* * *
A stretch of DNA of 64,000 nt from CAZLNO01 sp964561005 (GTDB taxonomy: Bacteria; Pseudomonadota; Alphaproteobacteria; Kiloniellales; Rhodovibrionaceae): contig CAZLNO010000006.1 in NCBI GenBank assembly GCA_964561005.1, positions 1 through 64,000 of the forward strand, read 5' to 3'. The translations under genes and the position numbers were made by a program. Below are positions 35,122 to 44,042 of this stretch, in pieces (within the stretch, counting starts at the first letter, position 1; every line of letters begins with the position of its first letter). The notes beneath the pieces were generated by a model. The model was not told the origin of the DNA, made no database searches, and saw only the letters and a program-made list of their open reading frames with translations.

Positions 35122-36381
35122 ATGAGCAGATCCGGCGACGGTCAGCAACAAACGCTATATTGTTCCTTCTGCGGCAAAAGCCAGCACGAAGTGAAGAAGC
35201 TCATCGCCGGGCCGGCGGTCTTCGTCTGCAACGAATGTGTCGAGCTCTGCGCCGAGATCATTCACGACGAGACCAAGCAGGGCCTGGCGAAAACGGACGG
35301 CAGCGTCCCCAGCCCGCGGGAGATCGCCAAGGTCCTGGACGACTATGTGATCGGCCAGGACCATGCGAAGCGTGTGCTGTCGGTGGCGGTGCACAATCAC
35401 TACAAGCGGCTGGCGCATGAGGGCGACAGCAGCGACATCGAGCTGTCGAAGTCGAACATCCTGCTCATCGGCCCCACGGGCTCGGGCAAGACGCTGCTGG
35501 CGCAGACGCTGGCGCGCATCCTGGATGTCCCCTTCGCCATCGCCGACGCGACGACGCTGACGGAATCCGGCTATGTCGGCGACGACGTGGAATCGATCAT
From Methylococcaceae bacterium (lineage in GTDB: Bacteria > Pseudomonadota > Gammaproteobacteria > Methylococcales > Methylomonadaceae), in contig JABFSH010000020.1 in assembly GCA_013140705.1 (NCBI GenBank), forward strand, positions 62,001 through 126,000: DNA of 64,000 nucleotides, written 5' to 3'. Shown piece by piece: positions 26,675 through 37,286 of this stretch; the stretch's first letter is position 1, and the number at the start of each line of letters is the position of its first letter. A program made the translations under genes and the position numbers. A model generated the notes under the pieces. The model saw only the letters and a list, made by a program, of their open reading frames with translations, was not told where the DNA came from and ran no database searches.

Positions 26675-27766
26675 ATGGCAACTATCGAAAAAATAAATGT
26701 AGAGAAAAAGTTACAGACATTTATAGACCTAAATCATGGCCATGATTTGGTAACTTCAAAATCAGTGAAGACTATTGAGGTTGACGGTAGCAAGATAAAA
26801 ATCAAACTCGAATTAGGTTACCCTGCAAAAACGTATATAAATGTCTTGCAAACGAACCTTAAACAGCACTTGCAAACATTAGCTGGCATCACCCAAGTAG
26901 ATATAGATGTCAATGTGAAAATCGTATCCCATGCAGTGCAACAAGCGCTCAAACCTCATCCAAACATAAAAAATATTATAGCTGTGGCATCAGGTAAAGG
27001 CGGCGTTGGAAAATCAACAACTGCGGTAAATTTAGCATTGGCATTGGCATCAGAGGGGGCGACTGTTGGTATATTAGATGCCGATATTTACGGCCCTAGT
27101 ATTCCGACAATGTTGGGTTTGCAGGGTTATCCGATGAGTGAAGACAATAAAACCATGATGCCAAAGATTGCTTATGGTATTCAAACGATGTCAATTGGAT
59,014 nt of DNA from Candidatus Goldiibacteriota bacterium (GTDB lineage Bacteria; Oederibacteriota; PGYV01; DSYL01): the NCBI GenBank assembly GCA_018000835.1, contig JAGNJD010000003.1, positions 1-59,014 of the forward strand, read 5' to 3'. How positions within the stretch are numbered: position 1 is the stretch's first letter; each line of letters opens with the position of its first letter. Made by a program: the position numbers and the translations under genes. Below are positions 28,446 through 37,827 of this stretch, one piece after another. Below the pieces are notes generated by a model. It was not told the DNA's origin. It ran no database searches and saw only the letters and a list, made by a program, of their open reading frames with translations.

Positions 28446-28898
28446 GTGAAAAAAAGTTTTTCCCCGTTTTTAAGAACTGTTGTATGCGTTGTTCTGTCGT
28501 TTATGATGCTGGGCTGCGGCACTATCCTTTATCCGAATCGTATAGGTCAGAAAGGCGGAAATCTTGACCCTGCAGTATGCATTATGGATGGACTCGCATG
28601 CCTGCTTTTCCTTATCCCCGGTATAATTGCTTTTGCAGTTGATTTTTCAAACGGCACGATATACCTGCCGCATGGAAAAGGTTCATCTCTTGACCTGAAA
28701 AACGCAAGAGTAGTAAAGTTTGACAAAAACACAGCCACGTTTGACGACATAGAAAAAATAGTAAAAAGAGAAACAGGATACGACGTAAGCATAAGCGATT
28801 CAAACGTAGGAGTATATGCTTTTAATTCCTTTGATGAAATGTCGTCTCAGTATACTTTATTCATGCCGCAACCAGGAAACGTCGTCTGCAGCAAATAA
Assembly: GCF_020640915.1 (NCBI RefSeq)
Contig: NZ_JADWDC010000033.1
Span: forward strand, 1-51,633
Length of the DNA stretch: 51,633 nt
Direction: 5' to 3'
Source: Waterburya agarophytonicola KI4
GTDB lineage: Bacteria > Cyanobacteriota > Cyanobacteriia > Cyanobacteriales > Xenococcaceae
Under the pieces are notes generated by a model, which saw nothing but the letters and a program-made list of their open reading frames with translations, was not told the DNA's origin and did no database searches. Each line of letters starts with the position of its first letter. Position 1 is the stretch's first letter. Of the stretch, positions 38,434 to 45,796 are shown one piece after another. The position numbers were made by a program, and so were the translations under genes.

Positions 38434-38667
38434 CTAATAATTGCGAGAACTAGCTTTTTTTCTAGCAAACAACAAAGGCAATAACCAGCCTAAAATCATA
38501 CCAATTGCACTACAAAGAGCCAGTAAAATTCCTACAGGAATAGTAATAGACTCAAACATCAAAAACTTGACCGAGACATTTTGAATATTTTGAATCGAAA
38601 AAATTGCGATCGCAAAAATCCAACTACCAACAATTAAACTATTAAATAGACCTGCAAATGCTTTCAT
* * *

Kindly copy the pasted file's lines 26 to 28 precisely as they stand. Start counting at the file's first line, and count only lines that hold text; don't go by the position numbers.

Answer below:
Length of the DNA stretch: 51,633 nt
Direction: 5' to 3'
Source: Waterburya agarophytonicola KI4